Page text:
Use this URL to cite or link to this record in EThOS: https://ethos.bl.uk/OrderDetails.do?uin=uk.bl.ethos.763685
Title: Causation in the law of the World Trade Organization
Author: Gascoigne, Catherine Elizabeth
ISNI:       0000 0004 7652 4927
Awarding Body: University of Cambridge
Current Institution: University of Cambridge
Date of Award: 2018
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Abstract:
The law of the World Trade Organization (WTO) both explicitly and implicitly requires that a determination of causation be made at a number of points. In several of the WTO covered agreements, an important part of making a determination about causation involves separating those factors that are causative from those that are immaterial to the outcome in question (this process of separation is known as a 'non-attribution analysis'). This thesis argues that there are six parts of the law of the WTO that require, either explicitly or implicitly, that a causation and non-attribution analysis be undertaken. These are: (1) Safeguard Measures (Articles 2.1 and 4.2(a) and (b) of the Agreement on Safeguards ); (2) Anti-Dumping measures (Articles 3.1 and 3.5 of the Anti-Dumping Agreement ); (3) Countervailing Duties (Article 15.5 of the Subsidies and Countervailing Measures Agreement (SCM Agreement)); (4) Serious prejudice (Articles 5(c) and 6.3 of the SCM Agreement); (5) the relationship between a measure and its policy objective (Article XX of the General Agreement on Tariffs and Trade and Article XIV of the General Agreement on Trade in Services ); and (6) the relationship between a responding Member's failure to comply with a DSB ruling and the complainant Member's level of nullification and impairment (Articles 22.6 of the Understanding on Rules and Procedures Governing the Settlement of Disputes and 4.10 of the SCM Agreement). This thesis will first examine the current approach in the jurisprudence to analysing causation and non-attribution in these parts of the law of the WTO. To that end, it will suggest that there is a trend in the current jurisprudence to attempt to make an a priori inference about the effects of a cause from the nature of the cause itself. This thesis will suggest that this approach reflects a misconception of causation, and it will propose an alternative, three-part methodology for interrogating causation based on the use of econometric analysis, which has been developed from guidance given by the Appellate Body in US-Wheat Gluten.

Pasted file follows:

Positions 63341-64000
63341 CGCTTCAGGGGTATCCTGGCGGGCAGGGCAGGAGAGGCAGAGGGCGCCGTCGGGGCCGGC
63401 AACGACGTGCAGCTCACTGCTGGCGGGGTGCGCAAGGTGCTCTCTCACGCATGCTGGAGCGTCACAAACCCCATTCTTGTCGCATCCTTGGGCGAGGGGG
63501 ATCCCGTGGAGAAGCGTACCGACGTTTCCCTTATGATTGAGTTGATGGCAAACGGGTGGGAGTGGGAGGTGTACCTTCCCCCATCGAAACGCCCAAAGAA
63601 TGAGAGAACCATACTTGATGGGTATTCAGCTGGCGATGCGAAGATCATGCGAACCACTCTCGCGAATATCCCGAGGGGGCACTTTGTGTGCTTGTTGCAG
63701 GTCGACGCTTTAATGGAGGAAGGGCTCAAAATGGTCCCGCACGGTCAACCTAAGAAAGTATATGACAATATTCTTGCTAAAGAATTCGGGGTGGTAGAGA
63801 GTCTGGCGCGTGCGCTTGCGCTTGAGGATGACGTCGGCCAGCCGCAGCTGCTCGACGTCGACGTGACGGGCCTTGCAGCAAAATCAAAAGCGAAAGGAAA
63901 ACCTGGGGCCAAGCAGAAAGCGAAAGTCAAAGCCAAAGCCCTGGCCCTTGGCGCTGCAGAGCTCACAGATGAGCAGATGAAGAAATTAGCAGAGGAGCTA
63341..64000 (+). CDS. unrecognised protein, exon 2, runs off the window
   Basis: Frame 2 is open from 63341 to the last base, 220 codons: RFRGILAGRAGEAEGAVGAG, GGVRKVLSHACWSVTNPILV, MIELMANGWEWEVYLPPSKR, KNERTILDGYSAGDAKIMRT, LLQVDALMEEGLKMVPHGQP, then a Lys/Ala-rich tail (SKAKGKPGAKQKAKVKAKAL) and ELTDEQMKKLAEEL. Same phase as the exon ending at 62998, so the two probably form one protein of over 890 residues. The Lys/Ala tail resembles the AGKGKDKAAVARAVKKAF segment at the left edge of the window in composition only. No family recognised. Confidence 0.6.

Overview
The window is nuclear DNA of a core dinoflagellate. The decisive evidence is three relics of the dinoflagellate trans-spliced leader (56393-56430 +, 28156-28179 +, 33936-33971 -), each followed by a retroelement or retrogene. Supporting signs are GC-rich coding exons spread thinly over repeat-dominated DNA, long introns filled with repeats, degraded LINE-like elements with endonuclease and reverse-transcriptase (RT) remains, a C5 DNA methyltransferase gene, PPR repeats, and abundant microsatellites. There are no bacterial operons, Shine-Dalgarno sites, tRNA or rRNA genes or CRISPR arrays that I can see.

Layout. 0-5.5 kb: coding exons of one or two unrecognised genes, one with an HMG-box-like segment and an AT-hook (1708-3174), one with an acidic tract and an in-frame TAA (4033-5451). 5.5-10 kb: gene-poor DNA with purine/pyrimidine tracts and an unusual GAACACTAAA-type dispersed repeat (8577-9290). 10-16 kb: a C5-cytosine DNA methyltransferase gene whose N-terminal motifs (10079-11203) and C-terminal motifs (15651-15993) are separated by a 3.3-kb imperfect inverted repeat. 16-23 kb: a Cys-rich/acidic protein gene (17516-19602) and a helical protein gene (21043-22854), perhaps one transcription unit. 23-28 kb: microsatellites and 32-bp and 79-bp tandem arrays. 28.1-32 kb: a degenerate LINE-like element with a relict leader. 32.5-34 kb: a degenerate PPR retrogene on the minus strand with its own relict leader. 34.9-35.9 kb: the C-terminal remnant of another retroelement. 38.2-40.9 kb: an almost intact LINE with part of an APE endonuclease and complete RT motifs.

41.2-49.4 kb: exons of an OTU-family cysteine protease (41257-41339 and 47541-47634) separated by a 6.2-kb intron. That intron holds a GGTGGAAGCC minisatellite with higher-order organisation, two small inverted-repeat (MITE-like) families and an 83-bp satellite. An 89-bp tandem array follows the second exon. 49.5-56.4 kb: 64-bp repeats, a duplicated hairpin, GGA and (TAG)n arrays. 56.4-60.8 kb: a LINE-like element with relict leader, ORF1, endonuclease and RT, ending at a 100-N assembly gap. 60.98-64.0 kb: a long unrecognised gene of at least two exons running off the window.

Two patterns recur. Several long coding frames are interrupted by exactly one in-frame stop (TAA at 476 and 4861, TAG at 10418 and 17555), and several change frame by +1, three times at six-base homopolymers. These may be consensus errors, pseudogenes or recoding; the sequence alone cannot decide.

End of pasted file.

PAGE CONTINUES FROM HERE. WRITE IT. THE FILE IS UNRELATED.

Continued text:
Supervisor: Bartels, Lorand Sponsor: Gates Cambridge Scholarship ; W.M. Tapp Studentship ; Gowrie Scholarship ; Australian Bicentennial Scholarship Award
Qualification Name: Thesis (Ph.D.) Qualification Level: Doctoral
EThOS ID: uk.bl.ethos.763685  DOI:
Keywords: causation ; law of the World Trade Organization ; non-attribution ; causal theory ; trade remedies ; serious prejudice ; general exceptions ; retaliatory measures
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